While there square measure already fitness trackers and smartwatches that square measure specifically designed to trace the wearer's sleep patterns, a world team of scientists believe that with the correct code, regular smartwatches square measure over up to the work. to it finish, they've created Associate in Nursing app called SleepGuard.
Developed by researchers from the UK's Lancaster University and China's Northwest University, the app utilizes the sensors on regular smartwatches to observe sleep-affecting factors like body movements, close lightweight, and noise. More specifically, it uses the watch's measuring instrument and gyro to see however usually the user rolls over within the night (lots of rolls square measure a signal of restlessness), that of 4 sleeping postures they are adopting (front, back, side, or on the arm), and that of 3 positions their watch-wearing hand is in.
As way because the latter goes, apparently having the hand on the abdomen will indicate discomfort, putting it on the pinnacle might place pressure on the shoulder nerves and therefore cause arm pain because of restricted blood flow, whereas putt it on the chest may end up in nightmares caused by pressure on the center. Working with the watch's lightweight sensing element, the app is in a position to inform if the sleeping atmosphere is just too bright, with the mic getting used to sense excessive noise from external sources – the mic is additionally utilised to observe the person's respiratory patterns, and to notice if they are snoring or talking in their sleep.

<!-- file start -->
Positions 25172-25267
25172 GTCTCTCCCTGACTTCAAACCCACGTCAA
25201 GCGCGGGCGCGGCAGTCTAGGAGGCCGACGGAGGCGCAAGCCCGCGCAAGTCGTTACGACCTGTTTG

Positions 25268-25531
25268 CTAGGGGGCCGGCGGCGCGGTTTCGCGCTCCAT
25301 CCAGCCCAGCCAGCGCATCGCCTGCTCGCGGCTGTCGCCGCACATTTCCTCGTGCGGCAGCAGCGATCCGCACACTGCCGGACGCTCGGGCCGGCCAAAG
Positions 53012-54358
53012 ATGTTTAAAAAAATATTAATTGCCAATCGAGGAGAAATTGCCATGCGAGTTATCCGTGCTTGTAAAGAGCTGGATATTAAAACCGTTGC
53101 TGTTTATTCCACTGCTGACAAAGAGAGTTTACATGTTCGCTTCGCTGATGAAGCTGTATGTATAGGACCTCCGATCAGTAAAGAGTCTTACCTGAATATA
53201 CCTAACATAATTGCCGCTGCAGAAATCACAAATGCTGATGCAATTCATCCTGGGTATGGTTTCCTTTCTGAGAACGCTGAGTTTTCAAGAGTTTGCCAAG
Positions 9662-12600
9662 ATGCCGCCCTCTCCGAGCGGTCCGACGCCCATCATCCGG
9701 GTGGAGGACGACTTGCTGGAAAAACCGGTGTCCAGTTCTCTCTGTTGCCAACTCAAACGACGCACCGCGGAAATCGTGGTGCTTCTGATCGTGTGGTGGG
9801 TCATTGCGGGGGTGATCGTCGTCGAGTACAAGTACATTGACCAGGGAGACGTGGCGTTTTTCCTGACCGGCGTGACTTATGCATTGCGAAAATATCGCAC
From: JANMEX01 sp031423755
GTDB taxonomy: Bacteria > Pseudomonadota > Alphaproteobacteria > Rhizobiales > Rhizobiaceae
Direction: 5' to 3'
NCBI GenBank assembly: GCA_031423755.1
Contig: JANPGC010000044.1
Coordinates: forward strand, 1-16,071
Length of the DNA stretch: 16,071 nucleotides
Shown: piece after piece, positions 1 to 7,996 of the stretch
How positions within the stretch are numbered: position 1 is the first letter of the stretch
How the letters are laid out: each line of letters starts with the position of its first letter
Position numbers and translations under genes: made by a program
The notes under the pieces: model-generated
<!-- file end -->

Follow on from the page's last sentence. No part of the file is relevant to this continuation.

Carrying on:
Once all the information is analyzed, SleepGuard provides users with a sleep report, and suggests causes of (along with solutions for) any issues they'll be having. it's been tested on fifteen people thus far, Associate in Nursingd was found to possess an accuracy almost like that of consumer-grade sleep monitors. "Our project aims to unlock the complete potential of ready-made client smartwatches, taking advantage of their subtle suite of sensors to achieve a fuller understanding of a wearer's sleep patterns," says Lancaster's Dr. Petteri Nurmi, author of a paper on the study.
App turns garden-variety smartwatches into highly-capable sleep trackers
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